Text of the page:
5 Tips For Creating Your Pitch

If you’re trying to start a new business, and want to accelerate growth either through raising capital or joining an incubator at some point in time your going to have to pitch your idea to investors.

Startup Accelerators are great way to start turning your great idea into an actual business. They provide your startup with a workplace, early capital, mentorship, and networking. They allow you to focus on creating a great product while not being distracted by the many problems that arise from starting a new business. We joined an accelerator to start Taggler, an online reverse auction marketplace for custom apparel.

Taggler was accepted into the Viterbi Startup Garage: a 12 week technology accelerator program at USC that included $20k in funding, space, strategic and financial resources. Our time in the Garage was invaluable as it gave us the resources to improve our product, access to mentors, and valuable lessons about running our own business.

Applying to get into the Garage wasn’t easy. We had only ten minutes to pitch Taggler to the Viterbi directors. We not only had to convince them we had a good idea, but one that could become a business. Luckily, we did a great job and were accepted into the program. Nailing your pitch the first time gives you the framework to continue to build on your presentation as you seek further capital down the line.Three months later we used the knowledge gained from that pitch to start presenting to angel investors, which led to Taggler raising money for our seed funding round. Here are five tips that we learned to creating a great pitch.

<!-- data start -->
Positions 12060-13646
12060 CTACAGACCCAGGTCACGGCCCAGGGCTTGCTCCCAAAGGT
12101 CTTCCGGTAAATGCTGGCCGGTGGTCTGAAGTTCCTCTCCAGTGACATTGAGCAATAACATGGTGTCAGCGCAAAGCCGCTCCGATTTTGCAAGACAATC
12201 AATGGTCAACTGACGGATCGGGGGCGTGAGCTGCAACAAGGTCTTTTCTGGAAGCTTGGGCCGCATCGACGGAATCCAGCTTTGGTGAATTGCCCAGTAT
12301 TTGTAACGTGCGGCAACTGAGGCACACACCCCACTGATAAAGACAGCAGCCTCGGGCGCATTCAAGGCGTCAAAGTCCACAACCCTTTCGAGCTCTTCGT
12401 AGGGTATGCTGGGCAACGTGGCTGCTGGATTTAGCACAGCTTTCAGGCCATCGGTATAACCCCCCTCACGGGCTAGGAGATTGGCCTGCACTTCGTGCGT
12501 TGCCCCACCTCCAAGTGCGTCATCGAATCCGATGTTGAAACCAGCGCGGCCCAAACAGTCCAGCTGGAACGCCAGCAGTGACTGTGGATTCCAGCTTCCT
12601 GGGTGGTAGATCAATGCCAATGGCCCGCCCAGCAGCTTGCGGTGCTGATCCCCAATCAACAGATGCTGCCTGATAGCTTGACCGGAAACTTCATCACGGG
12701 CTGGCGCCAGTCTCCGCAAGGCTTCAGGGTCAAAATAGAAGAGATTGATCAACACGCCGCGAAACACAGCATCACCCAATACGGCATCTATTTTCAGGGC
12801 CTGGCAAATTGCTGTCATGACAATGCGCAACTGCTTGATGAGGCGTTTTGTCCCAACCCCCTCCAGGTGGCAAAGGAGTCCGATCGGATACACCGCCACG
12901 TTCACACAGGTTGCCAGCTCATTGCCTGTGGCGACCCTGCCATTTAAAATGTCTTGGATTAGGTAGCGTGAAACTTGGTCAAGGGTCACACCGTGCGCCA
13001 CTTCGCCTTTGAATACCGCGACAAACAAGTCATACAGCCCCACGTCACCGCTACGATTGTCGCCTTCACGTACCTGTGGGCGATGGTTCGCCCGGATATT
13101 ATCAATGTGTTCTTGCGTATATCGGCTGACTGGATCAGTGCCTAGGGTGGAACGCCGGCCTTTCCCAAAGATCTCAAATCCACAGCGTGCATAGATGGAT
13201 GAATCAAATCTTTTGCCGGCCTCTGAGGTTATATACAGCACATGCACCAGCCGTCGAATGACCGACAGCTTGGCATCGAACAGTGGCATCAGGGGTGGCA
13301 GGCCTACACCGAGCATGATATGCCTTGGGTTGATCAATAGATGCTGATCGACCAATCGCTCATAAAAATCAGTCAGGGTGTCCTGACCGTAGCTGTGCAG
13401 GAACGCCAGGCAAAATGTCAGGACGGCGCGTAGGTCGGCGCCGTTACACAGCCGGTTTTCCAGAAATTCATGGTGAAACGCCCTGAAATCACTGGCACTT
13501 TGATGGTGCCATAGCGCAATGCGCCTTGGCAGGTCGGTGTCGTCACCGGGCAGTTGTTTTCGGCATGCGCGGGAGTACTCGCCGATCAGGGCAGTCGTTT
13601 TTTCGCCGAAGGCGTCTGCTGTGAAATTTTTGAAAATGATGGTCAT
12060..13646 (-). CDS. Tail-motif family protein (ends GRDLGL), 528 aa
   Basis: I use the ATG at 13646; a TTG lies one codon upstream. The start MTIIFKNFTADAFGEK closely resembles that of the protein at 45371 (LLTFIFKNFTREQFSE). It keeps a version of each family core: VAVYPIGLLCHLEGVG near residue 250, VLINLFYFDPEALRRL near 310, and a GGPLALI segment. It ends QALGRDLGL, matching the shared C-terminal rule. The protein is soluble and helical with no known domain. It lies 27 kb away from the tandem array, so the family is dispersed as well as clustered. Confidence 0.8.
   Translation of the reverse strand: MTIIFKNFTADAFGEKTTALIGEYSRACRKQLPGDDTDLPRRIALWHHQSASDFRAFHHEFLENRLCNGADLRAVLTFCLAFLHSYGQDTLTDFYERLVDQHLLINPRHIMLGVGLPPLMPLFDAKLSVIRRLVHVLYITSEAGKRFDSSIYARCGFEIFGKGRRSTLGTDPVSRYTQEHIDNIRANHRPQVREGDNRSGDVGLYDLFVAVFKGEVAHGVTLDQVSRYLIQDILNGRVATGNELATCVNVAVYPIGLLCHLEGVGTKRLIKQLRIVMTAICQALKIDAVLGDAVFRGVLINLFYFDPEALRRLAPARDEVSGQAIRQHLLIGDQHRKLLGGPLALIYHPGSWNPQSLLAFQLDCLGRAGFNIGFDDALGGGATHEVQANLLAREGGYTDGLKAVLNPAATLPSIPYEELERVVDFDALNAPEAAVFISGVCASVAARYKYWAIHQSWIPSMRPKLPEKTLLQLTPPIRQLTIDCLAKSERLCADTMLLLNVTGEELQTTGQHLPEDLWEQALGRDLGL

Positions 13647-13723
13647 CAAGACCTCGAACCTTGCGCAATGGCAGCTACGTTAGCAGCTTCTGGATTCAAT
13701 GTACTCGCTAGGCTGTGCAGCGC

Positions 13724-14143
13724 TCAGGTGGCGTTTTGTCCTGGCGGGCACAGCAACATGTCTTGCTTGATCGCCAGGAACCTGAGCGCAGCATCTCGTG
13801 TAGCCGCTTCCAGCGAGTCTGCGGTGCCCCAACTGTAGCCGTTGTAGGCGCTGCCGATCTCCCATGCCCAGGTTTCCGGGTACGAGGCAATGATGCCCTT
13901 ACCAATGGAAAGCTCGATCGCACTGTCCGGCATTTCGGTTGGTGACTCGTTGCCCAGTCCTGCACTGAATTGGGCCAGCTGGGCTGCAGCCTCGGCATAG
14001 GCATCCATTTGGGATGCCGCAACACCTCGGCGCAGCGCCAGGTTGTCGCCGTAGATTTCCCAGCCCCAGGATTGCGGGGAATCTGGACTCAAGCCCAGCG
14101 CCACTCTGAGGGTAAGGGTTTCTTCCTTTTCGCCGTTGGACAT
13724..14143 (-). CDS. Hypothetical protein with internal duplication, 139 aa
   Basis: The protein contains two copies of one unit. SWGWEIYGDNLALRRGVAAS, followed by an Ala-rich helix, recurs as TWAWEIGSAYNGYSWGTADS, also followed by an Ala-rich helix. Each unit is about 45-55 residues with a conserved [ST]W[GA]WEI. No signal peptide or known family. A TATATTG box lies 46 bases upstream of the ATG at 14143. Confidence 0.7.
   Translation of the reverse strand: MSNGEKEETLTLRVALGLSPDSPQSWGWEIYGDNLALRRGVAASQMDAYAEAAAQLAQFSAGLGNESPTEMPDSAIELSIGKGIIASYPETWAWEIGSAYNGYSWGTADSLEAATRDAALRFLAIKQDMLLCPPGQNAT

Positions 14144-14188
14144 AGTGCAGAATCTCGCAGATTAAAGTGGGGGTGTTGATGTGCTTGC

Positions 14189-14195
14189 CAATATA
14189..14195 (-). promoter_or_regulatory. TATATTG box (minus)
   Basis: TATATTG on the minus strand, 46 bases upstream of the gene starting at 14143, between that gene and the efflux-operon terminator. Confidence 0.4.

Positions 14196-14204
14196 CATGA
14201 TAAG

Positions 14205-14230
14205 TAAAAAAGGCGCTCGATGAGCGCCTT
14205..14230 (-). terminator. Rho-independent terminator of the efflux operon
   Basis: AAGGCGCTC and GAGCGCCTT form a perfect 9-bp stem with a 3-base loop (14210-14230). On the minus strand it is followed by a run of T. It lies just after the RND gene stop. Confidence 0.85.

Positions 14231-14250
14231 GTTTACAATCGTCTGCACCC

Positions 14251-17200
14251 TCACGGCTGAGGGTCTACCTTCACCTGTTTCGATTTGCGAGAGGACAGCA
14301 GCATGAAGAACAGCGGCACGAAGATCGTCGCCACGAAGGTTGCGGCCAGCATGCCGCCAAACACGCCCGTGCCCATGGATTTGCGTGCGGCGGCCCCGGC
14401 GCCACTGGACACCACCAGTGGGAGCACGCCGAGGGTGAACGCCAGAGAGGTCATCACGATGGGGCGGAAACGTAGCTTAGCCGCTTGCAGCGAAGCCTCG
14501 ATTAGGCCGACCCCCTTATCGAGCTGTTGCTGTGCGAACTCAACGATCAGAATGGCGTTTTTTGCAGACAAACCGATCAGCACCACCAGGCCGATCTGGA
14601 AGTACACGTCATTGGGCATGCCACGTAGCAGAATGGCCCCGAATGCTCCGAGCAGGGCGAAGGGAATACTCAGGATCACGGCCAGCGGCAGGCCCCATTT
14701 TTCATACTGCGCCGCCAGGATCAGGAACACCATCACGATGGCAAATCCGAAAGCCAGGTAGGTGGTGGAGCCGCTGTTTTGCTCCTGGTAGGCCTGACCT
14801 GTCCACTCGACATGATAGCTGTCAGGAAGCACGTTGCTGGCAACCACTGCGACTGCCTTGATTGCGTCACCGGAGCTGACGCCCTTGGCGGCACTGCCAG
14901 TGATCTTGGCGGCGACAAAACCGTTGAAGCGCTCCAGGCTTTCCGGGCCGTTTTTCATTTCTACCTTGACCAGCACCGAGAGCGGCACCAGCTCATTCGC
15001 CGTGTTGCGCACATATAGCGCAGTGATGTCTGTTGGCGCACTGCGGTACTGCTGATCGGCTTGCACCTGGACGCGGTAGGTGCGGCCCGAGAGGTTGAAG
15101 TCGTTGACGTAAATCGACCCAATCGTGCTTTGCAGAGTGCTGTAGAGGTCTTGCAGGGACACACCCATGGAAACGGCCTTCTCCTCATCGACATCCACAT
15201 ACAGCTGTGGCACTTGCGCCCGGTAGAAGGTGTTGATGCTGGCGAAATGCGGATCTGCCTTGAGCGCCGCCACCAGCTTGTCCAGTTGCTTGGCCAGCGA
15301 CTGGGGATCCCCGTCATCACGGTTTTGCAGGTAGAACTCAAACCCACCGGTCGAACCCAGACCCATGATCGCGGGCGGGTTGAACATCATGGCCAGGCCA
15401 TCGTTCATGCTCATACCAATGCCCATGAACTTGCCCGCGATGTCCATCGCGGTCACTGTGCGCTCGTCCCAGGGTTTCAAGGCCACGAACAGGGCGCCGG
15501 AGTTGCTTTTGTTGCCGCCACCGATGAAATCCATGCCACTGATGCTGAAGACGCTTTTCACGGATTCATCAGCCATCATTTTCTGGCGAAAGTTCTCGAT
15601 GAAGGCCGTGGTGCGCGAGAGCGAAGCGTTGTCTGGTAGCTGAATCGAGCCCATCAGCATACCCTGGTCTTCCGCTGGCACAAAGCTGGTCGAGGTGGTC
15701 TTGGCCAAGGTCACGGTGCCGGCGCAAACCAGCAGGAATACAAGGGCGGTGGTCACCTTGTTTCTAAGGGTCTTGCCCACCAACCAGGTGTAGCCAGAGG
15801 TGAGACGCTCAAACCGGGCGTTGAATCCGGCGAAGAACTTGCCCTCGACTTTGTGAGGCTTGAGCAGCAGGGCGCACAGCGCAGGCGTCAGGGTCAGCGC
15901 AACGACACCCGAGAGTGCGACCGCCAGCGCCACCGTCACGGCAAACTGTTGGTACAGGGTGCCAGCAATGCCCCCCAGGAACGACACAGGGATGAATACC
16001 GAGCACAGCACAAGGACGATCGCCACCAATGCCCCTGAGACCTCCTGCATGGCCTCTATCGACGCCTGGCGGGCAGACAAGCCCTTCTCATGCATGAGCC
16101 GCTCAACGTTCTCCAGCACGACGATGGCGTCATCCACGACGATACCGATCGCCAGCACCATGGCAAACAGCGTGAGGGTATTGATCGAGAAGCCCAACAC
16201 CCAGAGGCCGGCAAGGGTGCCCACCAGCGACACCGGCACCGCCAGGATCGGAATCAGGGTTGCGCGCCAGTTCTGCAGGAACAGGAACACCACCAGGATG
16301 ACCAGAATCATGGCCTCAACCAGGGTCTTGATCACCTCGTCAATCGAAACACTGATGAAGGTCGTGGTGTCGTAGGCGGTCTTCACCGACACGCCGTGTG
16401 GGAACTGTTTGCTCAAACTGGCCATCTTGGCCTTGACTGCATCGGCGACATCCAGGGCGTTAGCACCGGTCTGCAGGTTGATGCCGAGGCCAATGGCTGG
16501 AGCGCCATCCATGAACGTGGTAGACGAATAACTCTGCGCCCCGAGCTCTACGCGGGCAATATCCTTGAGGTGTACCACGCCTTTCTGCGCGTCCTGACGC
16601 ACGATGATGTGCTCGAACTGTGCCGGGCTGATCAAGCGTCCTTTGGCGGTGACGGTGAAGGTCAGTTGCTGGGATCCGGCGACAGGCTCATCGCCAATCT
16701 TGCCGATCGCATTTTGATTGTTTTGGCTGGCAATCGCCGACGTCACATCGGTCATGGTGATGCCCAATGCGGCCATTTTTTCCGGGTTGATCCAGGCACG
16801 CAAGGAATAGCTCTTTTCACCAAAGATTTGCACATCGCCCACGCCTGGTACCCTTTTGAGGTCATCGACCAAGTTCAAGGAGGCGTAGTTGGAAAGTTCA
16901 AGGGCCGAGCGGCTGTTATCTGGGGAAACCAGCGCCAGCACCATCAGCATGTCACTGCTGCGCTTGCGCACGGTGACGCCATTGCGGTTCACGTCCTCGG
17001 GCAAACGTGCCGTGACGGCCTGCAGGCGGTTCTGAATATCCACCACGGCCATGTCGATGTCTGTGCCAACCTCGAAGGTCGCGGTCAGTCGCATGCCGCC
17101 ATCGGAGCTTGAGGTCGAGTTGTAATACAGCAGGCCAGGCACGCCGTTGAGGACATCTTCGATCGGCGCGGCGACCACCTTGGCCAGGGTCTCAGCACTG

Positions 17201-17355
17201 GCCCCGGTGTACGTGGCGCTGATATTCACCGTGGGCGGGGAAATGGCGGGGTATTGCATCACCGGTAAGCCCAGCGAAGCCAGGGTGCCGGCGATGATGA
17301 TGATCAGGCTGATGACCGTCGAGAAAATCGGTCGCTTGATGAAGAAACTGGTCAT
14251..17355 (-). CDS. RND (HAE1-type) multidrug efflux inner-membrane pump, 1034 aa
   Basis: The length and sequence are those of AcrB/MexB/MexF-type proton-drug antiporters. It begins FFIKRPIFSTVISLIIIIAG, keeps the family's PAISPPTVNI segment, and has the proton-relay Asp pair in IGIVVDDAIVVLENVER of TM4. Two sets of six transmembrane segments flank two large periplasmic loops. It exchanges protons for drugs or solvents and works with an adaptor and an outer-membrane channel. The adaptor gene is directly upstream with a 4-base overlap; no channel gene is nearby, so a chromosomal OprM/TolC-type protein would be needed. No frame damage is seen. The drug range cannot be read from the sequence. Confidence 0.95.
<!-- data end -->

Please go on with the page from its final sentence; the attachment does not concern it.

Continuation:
1. Grab Their Attention

Whether you are pitching to potential investors or to get into an accelerator, you will be presenting to people who have seen hundreds if not thousands of these presentations. Within the first sixty seconds you need to grab their attention. Think of it like a mini elevator pitch where you present the problem, your solution, and why your solution is the right one. Frame your idea in a way that gets the investors asking questions to further pique their interest.

2. Actions Speak Louder

Everyone has great ideas. You have to show that you’ve acted upon your idea, and have started turning that idea into a reality. Investors want to know that not only can you think big, but that you’ve got the drive and knowledge to make it happen. When Taggler pitched to get into the Viterbi Startup Garage, we already had released an alpha site that generated over $3500 in sales. By the time we sought our seed fundraising we had a refined beta. Already having a product (whether it be hardware or software) shows that you know what you are talking about, and that you are competent enough to get the job done.